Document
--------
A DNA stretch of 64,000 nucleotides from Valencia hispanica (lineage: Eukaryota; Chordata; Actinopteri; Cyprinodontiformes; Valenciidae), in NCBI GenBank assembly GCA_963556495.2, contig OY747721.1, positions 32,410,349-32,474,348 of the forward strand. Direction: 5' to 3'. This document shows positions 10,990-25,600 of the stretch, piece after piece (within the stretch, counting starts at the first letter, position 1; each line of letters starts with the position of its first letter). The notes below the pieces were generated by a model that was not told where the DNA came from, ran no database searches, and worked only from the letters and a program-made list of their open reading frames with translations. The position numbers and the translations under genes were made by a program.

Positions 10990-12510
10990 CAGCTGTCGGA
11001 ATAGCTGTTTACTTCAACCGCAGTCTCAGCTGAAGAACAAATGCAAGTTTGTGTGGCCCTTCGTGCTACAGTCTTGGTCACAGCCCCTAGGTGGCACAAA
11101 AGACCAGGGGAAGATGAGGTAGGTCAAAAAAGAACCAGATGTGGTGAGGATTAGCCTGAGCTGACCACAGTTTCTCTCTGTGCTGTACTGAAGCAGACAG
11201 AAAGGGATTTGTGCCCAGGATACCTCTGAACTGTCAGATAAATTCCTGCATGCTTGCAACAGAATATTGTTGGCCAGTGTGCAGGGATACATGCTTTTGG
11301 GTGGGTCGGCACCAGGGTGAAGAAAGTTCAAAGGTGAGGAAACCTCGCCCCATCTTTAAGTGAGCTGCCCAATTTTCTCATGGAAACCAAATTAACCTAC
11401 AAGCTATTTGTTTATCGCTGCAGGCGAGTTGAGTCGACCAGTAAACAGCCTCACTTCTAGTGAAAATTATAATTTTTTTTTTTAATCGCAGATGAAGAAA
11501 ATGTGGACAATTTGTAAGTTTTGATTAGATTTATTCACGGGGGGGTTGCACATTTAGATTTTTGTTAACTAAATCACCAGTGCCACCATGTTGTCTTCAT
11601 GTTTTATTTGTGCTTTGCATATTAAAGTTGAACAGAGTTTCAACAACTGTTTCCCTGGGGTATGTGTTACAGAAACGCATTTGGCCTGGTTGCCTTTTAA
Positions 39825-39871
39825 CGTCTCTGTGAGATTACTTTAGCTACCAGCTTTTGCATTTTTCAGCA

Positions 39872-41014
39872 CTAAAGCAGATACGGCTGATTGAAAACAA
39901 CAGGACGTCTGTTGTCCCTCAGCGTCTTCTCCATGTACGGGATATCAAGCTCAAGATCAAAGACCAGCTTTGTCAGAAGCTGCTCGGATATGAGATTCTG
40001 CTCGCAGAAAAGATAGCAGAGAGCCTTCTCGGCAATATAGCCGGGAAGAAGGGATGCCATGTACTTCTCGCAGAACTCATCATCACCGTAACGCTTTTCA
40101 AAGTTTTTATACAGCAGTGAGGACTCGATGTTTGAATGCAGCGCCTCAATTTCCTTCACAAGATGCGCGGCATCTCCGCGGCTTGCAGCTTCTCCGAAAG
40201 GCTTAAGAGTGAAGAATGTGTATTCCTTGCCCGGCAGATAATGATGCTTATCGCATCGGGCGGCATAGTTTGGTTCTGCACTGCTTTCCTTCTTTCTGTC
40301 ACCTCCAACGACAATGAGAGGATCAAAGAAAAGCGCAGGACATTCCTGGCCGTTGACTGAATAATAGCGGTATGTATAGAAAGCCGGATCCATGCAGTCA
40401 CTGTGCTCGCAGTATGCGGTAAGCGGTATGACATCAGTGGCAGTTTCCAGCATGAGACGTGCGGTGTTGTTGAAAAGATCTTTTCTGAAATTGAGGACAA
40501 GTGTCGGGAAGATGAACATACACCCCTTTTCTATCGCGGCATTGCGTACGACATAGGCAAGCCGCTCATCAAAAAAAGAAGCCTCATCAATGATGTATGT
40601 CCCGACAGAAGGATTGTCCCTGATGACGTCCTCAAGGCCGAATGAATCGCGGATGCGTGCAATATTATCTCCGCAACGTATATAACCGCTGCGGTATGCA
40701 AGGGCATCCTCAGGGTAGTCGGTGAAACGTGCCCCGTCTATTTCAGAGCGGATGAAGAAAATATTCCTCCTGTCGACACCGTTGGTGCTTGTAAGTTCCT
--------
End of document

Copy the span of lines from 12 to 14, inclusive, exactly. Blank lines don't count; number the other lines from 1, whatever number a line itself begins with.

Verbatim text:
39825 CGTCTCTGTGAGATTACTTTAGCTACCAGCTTTTGCATTTTTCAGCA

Positions 39872-41014
39872 CTAAAGCAGATACGGCTGATTGAAAACAA